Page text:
Girls’ schools in northern Afghanistan operate despite ban elsewhere

Afghan girls attend a class at Ishkashim Girls’ High School in the northeastern province of Badakhshan, near the border with Tajikistan, Afghanistan, April 23, 2008. REUTERS / Ahmad Masood

KABUL, October 12 (Reuters) – While girls across most of Afghanistan stay at home while brothers go to high school, classes in some northern areas are open to all students, highlighting regional differences starting to emerge two months after the Taliban seized power.

Secondary schools remain closed for girls in much of the country, but in Mazar-i-Sharif, near the border with Uzbekistan, local authorities have taken a different approach.

Zabihullah Noorani, chief culture and information director in northern Balkh province, said classes in many schools were continuing for boys and girls.

“In places where schools are open, they are open, there are no obstacles or barriers in their way,” he said. “Here, there are no obstacles or barriers for the education of girls.

“My point of view and that of all other officials and leaders of the Islamic Emirates is that our female sisters have the right to study just like men,” he said, using the term used by the Taliban to refer to their government.

Girls’ education has become one of the most sensitive issues for Western countries dealing with Afghanistan since the Taliban government ordered the opening of sixth grade colleges for boys, but asked girls stay home until conditions allow them to return to class.

Authorities deny that there was an outright ban, but over the weeks there has been no sign that all the girls are returning to school and no clear explanation or indication of when they might resume. their studies.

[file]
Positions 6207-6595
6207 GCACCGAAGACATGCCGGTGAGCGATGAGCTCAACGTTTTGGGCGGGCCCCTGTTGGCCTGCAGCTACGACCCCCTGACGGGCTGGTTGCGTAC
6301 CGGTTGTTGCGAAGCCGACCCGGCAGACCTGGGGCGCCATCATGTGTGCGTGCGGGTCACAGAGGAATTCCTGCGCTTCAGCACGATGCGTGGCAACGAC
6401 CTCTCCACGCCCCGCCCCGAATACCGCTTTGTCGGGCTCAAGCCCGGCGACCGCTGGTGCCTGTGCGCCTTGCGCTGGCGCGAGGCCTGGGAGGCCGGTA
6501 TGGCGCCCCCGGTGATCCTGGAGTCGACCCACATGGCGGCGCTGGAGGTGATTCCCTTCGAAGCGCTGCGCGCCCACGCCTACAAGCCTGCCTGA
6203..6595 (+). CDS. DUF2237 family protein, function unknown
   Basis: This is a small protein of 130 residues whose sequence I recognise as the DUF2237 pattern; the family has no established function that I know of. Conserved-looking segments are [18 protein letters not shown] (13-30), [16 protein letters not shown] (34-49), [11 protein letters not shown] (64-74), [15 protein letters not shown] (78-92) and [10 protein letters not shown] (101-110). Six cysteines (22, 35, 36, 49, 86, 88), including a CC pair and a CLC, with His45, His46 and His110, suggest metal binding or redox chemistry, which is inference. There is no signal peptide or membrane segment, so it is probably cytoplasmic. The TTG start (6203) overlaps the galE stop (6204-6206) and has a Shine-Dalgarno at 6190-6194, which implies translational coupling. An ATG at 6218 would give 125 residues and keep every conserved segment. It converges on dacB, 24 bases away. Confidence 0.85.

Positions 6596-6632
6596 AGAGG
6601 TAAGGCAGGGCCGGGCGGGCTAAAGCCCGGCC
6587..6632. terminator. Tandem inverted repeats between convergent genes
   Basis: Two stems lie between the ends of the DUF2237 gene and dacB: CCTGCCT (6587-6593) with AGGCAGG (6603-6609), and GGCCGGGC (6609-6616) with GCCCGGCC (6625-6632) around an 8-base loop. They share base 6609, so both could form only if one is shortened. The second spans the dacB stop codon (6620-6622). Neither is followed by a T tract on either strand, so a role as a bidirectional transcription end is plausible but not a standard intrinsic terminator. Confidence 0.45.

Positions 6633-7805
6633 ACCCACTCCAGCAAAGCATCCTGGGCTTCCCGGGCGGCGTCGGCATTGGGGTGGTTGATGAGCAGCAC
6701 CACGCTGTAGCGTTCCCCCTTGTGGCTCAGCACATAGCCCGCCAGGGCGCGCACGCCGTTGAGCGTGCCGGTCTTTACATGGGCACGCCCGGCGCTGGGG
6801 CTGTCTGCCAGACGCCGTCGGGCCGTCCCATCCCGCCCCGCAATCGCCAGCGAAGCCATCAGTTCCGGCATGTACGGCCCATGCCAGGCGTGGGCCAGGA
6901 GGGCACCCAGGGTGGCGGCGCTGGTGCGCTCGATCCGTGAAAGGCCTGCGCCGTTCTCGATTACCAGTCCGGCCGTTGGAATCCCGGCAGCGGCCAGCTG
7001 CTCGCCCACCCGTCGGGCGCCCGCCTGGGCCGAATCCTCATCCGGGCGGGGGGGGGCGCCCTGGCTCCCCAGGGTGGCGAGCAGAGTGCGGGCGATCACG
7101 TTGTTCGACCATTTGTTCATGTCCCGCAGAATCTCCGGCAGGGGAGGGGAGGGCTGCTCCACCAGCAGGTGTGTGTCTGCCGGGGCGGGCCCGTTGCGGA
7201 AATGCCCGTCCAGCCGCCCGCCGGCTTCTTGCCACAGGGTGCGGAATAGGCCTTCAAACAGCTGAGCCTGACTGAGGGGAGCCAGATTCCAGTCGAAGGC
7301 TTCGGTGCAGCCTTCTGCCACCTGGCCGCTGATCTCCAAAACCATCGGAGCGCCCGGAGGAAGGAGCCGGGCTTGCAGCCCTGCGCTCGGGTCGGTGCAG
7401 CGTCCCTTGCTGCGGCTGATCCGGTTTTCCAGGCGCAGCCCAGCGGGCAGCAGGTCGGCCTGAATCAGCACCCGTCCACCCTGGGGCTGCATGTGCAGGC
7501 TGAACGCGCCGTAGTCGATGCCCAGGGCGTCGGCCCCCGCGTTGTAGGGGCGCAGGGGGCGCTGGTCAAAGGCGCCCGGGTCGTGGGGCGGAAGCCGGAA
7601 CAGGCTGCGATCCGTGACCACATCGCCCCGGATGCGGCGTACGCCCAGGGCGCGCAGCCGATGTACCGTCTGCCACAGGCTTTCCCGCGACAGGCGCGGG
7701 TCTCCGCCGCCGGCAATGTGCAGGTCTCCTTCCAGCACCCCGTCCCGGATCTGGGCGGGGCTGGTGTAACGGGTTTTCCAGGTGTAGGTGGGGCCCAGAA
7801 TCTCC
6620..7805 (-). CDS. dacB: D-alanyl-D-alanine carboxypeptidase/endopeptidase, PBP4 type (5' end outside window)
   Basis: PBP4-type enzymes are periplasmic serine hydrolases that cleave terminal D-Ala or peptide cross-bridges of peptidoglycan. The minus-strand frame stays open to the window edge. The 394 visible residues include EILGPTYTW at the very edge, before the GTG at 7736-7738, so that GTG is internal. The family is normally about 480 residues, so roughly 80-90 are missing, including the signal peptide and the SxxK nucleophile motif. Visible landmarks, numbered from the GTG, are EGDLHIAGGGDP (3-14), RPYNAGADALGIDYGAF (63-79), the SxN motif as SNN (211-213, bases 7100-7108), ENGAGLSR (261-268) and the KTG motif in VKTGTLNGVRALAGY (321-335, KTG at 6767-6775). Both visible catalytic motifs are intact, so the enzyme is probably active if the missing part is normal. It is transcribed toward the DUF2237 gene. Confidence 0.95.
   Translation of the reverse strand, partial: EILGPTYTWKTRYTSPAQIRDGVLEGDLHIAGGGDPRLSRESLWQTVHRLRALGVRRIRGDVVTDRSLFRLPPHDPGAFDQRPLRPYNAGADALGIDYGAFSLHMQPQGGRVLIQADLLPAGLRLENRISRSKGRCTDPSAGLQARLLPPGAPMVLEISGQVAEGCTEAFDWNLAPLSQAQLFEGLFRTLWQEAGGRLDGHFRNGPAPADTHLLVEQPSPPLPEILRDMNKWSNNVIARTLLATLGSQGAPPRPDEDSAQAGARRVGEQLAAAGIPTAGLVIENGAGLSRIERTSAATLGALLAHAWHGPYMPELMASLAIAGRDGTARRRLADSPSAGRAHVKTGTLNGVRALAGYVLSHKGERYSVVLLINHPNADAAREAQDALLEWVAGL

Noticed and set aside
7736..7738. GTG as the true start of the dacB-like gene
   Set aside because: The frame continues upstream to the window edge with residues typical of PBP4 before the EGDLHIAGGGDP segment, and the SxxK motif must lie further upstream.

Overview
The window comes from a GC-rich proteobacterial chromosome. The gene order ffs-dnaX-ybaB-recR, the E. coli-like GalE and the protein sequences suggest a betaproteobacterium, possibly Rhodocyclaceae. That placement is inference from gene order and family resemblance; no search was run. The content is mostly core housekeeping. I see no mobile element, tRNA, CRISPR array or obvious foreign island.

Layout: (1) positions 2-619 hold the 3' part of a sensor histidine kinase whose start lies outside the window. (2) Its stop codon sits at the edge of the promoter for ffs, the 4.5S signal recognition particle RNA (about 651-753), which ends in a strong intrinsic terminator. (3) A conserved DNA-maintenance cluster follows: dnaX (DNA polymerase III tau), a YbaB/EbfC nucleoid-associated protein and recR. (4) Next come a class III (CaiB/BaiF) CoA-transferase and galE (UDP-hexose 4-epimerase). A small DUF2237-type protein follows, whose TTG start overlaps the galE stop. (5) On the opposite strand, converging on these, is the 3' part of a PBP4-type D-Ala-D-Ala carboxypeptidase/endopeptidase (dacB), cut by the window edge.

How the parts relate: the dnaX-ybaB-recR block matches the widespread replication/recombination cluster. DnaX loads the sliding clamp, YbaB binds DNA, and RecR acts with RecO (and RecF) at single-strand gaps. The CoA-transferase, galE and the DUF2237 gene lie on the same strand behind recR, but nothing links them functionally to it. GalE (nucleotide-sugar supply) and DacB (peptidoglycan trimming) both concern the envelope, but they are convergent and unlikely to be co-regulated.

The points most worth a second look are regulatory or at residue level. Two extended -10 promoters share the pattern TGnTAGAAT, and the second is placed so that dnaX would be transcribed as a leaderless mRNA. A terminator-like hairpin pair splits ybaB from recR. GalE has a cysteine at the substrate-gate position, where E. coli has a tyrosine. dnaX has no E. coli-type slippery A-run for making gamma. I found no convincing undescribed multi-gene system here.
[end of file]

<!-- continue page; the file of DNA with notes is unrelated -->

The difference between Mazar-i-Sharif and other areas is an example of the big differences that exist between the relatively modern and liberal cities and the conservative rural areas of Afghanistan where girls’ education has long been scarce.

Maryam, a 15-year-old girl in Grade 10 from Mazar-i-Sharif, said she attended school non-stop, despite strict dress requirements imposed by the Taliban. She wanted to continue her studies and hoped one day to become a doctor.

“The Taliban told us several times to wear a hijab, a headscarf, that only our eyes should be visible and that we should even wear gloves,” she said by phone.

“These restrictions have made some girls lose interest, but we girls are still happy to at least go to school.”

Although the Taliban banned girls from going to school during their previous regime until 2001, education advocates claim that in recent years, the ability of girls to access education in controlled areas by the Taliban varied depending on local commanders and the influence and wishes of local communities.

The United Nations children’s agency, UNICEF, also struck a deal with the Taliban last year to create informal community classes for boys and girls in some areas with a high Taliban presence.

Residents of Mazar say the girls were able to go to school, and a former Home Ministry official under the former West-backed government said he had visited several girls’ high schools and had them seen to operate normally.

“All girls of all ages have been allowed to attend their classes,” he said.

Report from the Islamabad newsroom; additional reporting by Zeba Siddiqi; Writing by James Mackenzie; Editing by Mike Collett-White

Our Standards: Thomson Reuters Trust Principles.


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